Laufer v. Bridgeport Traction Co.

CourtSupreme Court of Connecticut
Citation68 Conn. 475,37 A. 379
Decision Date14 January 1897
37 A. 379
68 Conn. 475


Supreme Court of Errors of Connecticut.

Jan. 14, 1897.

Appeal from superior court, Fairfield county; George W. Wheeler, Judge.

Action by Anton Laufer against the Bridgeport Traction Company for injuries received by a collision with an electric car while crossing a drawbridge over a river forming a part of the highway on which the said defendant had laid its double-track trolley railway. Judgment for plaintiff for $1,500, and defendant appeals. No error.

Stiles Judson, Jr., for appellant.

Alfred B. Beers and Edward F. Hall, for appellee.

ANDREWS, C. J. The plaintiff, while driving in a one-horse wagon across the Congress street drawbridge, in the city of Bridgeport,— a much-traveled highway in that city,— was run into by a car of the defendant, and seriously injured. He brought this suit to recover for that injury. The defendant suffered a default, and there was a hearing in damages. The court found that the defendant was negligent, that the plaintiff was not negligent, and assessed the damages to him at the sum of $1,500. These findings are conclusive, and cannot be disturbed unless some error by the trial court has vitiated them. The defendant has appealed to this court, and has assigned very many errors,— some in respect to the admission of testimony, some in respect to the findings of negligence by the defendant and others in respect to the finding that there was no contributory negligence by the plaintiff. The assignments in respect to evidence can be readily disposed of. The defendant introduced as a witness a Mr. Malone, one of its conductors, who was a passenger on the car that ran into the plaintiff, and a Mr. Stroh, another of its employes. They testified in relation to the collision. On cross-examination it appeared that they had each made a written report of the accident to the defendant at the time it occurred. The plaintiff asked that these reports be produced. The defendant refused to do so, and thereupon the court ordered them to be produced, and they were brought into court The plaintiff offered in evidence only two statements from the report of Mr. Malone, and did not offer the report of Mr. Stroh at all. The defendant asked that the plaintiff be required to lay in the whole of both, reports. The court denied the request. The defendant then claimed the right to lay in the whole of both reports as a part of its own evidence. The court overruled the claim, but ruled that the defendant might lay in any part of the report of Mr. Malone in relation to the matters contained in the statements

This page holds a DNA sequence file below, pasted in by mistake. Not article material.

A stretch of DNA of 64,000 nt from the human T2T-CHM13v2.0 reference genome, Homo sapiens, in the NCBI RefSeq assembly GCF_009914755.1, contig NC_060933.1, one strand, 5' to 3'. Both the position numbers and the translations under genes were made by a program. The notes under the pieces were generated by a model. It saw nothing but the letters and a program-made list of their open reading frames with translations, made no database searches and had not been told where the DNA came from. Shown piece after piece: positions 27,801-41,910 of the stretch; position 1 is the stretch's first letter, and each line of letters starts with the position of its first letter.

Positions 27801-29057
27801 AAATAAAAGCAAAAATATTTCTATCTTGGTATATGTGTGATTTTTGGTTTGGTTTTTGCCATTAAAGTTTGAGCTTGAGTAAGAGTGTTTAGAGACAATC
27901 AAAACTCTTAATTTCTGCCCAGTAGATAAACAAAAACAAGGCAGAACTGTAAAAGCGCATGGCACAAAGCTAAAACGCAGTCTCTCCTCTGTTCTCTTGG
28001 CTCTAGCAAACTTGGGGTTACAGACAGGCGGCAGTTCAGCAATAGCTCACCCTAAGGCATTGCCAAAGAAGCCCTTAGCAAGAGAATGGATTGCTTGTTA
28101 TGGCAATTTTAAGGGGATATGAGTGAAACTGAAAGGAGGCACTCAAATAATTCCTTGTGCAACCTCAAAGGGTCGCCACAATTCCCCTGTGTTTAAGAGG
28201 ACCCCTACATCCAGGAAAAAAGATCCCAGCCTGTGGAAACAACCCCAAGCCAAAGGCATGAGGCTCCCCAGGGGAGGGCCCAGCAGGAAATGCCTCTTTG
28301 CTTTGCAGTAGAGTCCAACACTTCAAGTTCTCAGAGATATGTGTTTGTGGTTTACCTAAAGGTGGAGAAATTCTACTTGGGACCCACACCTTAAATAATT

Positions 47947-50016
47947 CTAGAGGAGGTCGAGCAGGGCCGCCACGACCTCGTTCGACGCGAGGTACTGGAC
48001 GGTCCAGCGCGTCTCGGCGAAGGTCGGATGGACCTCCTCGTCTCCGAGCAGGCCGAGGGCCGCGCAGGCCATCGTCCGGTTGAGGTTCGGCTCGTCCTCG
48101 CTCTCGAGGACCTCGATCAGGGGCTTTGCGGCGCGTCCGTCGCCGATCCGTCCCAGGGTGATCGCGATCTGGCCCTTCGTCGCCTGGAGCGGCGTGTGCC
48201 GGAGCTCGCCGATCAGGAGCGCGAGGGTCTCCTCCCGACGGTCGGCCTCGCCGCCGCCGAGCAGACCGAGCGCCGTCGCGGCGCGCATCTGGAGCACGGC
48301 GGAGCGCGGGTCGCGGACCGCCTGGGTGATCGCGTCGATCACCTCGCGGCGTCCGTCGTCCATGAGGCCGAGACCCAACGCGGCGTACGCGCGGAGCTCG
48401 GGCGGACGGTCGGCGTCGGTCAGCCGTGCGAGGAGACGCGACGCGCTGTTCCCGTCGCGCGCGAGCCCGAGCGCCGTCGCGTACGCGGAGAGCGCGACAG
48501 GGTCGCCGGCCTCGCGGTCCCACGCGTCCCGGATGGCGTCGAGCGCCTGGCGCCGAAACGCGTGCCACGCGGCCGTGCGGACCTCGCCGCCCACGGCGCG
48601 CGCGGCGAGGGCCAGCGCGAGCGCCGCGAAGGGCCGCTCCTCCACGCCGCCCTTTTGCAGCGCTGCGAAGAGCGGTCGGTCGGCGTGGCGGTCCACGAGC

37 A. 380

which the plaintiff had put in. We think these rulings were correct. The mere calling for a paper or writing does not make it obligatory on the party to put it in evidence. 1 Phil. Ev. (Cow. & H. Notes) 441. As to the report made by Mr. Malone, if the whole of it in fact related to the same matter to which the two statements laid in related, then the whole was admissible, under the ruling, and the defendant was not harmed by it. In the case of Kenny v. Clarkson, 1 Johns. 386, 394, Spencer, J., in giving the opinion, says, "it appears to me that the notice to produce a paper, and calling for its inspection, ought to be considered as analogous to a bill for discovery, where most certainly the answer is not evidence but for the adverse party." Sayer v. Kitchen, 1 Esp. 209; Kidder v. Barr, 35 N. H. 235. The plaintiff called as witnesses Mr. Radel, the president of the defendant, and Mr. Kehrer, its inspector, each of whom is an expert in the management of an electric railway car, and interrogated them as to the management of the car which ran into the plaintiff. We think this testimony was admissible, because it showed to the court what sort of management of an electric car would be reasonable.

A Mrs. Barnes testified, as did also a Mr. Conger, in behalf of the plaintiff, that the car which ran over the plaintiff was moving very rapidly on the same trip at other places than on the drawbridge. It was the claim of the plaintiff that this car on this trip was behind schedule time, and was trying to make up. This testimony tended to establish that claim. The testimony of Mr. Victory that it was the custom and practice to have but one car on the bridge at a time was properly ruled out The defendant could not show that it was not negligent on this occasion by proving that it was prudent and careful on other occasions. Morris v. East Haven, 41 Conn. 252; Russell v. Cruttenden, 53 Conn. 564, 4 Atl. 267. Moreover, it was not claimed that such practice was known to the plaintiff, nor was there any offer to show such knowledge. The rulings upon the inquiry made of Mr. Bradley and the one of Mr. Phillips were correct. Even if incorrect, they did the defendant no harm.